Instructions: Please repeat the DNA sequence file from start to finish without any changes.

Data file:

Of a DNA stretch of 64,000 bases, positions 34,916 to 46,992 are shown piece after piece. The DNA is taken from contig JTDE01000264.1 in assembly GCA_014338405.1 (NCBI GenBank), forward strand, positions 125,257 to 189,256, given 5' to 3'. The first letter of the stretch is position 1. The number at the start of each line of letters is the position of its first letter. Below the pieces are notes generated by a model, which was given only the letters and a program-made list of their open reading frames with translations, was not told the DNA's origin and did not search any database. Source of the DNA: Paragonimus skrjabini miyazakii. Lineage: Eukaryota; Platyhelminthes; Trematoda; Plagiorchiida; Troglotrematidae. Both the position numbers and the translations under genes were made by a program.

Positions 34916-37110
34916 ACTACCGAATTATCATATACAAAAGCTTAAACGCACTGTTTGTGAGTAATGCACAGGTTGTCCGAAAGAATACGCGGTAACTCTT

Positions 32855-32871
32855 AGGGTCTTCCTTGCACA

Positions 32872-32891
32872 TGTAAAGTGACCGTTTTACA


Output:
Of a DNA stretch of 64,000 bases, positions 34,916 to 46,992 are shown piece after piece. The DNA is taken from contig JTDE01000264.1 in assembly GCA_014338405.1 (NCBI GenBank), forward strand, positions 125,257 to 189,256, given 5' to 3'. The first letter of the stretch is position 1. The number at the start of each line of letters is the position of its first letter. Below the pieces are notes generated by a model, which was given only the letters and a program-made list of their open reading frames with translations, was not told the DNA's origin and did not search any database. Source of the DNA: Paragonimus skrjabini miyazakii. Lineage: Eukaryota; Platyhelminthes; Trematoda; Plagiorchiida; Troglotrematidae. Both the position numbers and the translations under genes were made by a program.

Positions 34916-37110
34916 ACTACCGAATTATCATATACAAAAGCTTAAACGCACTGTTTGTGAGTAATGCACAGGTTGTCCGAAAGAATACGCGGTAACTCTT

Positions 32855-32871
32855 AGGGTCTTCCTTGCACA

Positions 32872-32891
32872 TGTAAAGTGACCGTTTTACA